…continuing my posts on Ruby and SQLite as a micro ETL environment.
I’ve written before that my most important take-away from Ruby On Rails was the language Ruby, but RoR also introduced me to SQLite. Although its typical use in Rails is as a development database I quickly realised this open source ,very fast and zero-configuration SQL database has a role to play in the real world of data analytics; a cross-platform and free alternative to the MS Access Jet database engine. Like MS Access, SQLite is not client-server based, so no separate services or jobs required on the host machine; a full database is held in a single file, making it easy to transfer from one machine to another.
Will SQLite replace MySQL, Oracle, SQLServer or indeed the venerable MS Access? No, but as an embedded database or as a light-weight local data-store it has many advantages:
- SQLite supports most SQL92 syntax, including database triggers, makes skipping back and forth between MySQL, Oracle and SQLite much easier.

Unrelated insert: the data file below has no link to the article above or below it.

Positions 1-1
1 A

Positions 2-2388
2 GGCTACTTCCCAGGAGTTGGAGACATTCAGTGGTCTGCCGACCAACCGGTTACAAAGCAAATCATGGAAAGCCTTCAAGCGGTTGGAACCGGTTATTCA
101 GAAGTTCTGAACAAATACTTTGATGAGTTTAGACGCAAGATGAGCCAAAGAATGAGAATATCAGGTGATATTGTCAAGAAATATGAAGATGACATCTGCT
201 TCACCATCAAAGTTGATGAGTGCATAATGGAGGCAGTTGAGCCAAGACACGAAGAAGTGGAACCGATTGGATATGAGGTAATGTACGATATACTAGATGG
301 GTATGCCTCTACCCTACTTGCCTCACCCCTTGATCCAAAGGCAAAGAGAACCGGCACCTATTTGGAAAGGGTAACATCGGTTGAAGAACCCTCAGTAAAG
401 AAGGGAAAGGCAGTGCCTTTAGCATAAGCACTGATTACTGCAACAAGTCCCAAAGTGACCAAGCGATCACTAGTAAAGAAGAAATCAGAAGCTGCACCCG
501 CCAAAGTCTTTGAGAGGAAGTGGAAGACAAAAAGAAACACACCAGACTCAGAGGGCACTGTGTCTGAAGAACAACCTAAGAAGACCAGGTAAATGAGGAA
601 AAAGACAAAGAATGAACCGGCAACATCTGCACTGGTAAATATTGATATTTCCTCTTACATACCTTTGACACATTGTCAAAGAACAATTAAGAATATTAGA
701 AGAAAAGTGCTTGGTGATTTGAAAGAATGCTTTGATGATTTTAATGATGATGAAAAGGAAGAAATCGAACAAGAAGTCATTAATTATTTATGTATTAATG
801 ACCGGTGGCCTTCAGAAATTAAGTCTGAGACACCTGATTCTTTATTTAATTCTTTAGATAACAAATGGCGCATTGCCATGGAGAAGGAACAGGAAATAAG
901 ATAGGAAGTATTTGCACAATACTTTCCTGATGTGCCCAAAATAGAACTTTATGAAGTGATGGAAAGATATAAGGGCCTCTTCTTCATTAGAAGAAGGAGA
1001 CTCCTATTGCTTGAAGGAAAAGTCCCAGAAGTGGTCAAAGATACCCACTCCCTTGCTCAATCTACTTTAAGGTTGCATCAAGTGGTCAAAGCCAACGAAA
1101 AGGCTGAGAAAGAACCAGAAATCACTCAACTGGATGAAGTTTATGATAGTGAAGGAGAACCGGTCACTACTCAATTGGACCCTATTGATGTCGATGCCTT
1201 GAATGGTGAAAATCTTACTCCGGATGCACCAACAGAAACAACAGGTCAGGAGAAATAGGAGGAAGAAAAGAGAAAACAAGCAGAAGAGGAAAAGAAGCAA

- SQLite runs on all major OS and programming language platforms, e.g. a database populated on Windows by VBA can be read or modified under Linux by a Ruby program.
- It’s free, in future the Jet engine will be no longer be distributed with the latest Microsoft Data Access Components, you’ll have to purchase Access 2007.
- SQLite supports in memory tables, making it possible to create a local “ROLAP star” with the fact table file-based and the dimension tables loaded within memory.
- Several free GUI administration tools.
- SQLite does not enforce data type constraints. Any data can be inserted into any column.
Now, the last point may seem more like a bug than a bonus, but in the world of ETL, dirty data is a fact of life; those working at this end of the pipe must accept what’s thrown at them. A forgiving weakly-typed data store (like a late-binding and weakly-typed scripting language) can be just what the doctor ordered in such an environment. In my early career as an OLTP developer I would have baulked at the lack of strong-typing but now I side with Bruce Eckel’s essay on strong-typing versus strong-testing , productivity is what matters and the ability to test is the most important skill that a developer should possess.
See also SQLite as the MP3 of data